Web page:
As I have written earlier, I somewhat recently upgraded to Lion on my Macintosh and dumped my ancient version of QuickBooks for iBank. One feature missing in this otherwise fantastic piece of software is the ability to create and print an invoice. I sampled several invoicing apps in the Mac App store and debated even trying this rather inexpensive app simply called “Invoicing” but am really quite happy with it. For an application that is less than $5.00 USD, this thing is an incredible bargain and does all I ever need an invoicing program to do.
The latest version, 3.01, has plenty of features for my small business needs. I can quickly enter line items, apply a discount if needed, bill for partial hours, customize which columns are displayed and choose from a few different templates for look and feel. The app also has some reporting tools, which honestly I don’t see using, but they may be of value to others. The application did not get a very good rating for its earlier versions and as such, is still rated only 2 out of 5 stars in the Mac App Store. I’m glad I decided it was worth more than just a glance, it’s a great little app that does exactly what I need it to do.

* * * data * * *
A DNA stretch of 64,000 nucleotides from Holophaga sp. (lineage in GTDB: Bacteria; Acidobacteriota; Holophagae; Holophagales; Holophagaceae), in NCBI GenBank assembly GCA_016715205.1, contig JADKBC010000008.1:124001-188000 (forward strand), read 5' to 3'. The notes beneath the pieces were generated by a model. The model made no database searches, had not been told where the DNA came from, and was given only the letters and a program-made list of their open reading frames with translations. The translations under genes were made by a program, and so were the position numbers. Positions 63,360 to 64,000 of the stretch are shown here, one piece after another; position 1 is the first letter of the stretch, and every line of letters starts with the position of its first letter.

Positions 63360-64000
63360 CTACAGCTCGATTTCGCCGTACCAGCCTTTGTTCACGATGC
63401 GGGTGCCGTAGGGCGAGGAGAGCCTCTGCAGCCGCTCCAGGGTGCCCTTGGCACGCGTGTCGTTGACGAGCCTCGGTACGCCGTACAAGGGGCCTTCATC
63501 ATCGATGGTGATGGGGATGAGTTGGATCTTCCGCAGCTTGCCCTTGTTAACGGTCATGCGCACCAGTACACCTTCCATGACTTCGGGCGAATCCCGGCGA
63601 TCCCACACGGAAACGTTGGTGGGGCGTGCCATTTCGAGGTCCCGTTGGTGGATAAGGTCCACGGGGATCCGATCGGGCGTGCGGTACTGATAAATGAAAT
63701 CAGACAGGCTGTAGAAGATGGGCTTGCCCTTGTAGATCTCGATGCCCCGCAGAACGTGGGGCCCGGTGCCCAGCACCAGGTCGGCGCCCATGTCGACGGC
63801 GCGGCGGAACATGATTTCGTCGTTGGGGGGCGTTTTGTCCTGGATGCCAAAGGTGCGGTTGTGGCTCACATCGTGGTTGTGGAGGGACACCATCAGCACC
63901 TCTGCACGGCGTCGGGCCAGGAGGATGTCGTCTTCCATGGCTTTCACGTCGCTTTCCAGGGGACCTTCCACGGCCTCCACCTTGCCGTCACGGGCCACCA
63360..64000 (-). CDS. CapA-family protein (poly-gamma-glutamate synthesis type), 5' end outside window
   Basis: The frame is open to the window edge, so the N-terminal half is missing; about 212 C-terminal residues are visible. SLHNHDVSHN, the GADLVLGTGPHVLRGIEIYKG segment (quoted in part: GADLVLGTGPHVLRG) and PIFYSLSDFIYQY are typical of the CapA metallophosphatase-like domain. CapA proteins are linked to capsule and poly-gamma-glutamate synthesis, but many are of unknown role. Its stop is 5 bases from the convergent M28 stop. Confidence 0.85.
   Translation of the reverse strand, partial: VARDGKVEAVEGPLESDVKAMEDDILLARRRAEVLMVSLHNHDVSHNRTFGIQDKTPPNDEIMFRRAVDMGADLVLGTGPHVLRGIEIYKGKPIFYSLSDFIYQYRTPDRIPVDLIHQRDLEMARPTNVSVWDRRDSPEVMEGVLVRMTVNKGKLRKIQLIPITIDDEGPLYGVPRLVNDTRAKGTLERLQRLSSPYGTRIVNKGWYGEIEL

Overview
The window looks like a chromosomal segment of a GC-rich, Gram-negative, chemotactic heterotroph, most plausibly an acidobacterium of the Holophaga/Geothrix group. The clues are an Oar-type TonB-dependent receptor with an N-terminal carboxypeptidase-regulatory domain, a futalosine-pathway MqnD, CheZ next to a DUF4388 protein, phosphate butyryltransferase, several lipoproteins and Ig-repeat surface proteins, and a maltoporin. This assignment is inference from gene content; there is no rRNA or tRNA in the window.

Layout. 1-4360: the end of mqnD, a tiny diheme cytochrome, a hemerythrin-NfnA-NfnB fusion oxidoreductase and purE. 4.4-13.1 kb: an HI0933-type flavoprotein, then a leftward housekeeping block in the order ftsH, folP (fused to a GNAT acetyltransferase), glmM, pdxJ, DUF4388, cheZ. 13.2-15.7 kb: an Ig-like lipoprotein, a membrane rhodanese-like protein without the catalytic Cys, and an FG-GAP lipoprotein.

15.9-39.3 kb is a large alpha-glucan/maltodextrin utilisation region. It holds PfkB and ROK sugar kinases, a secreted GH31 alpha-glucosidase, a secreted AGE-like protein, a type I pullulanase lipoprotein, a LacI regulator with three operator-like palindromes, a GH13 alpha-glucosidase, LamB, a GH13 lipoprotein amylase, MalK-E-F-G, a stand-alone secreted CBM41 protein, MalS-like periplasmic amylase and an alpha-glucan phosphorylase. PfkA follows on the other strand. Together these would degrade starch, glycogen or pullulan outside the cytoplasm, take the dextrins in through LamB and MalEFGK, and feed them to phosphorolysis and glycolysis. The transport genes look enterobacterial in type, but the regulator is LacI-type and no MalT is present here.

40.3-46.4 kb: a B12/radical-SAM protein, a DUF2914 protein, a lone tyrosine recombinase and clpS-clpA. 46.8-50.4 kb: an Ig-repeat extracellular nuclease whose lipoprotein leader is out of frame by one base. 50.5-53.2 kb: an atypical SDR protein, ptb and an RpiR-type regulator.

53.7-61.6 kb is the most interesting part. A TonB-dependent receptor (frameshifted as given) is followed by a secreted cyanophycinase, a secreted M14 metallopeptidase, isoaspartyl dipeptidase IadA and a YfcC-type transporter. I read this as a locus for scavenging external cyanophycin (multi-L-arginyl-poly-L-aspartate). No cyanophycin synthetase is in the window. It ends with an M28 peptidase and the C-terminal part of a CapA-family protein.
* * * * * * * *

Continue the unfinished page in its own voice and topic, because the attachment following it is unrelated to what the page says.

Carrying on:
I finally upgraded to Lion — I got Snow Leopard just to make the upgrade, having not even bothered with that update either — and spent a fair amount of time researching and analyzing replacement software for programs I either didn’t want to pay to upgrade (Photoshop) or ones that simply won’t work any longer on this modern OS that is tuned to run on the Core Duo 2 chip set. This post is for one of the programs that falls into that latter grouping – a replacement for QuickBooks.
My copy of QuickBooks for Macintosh was actually not supposed to be run on Leopard but I had determined several work arounds to keep it alive, but it was a pain. I really wasn’t a fan of QuickBooks either and wanted something that would not only replace this so-called “business standard” but be better to use, too. Simply put, I never even liked QuickBooks. It was clunky, had reports I didn’t want or need, and was difficult to use. I got it because it was what seemed to be the “standard” in business. It was time to think differently about that.
For about a week, I researched and when possible tried out different Lion capable accounting software packages. Some were good, and several were better than QuickBooks, but it was iBank that really fit all of my needs.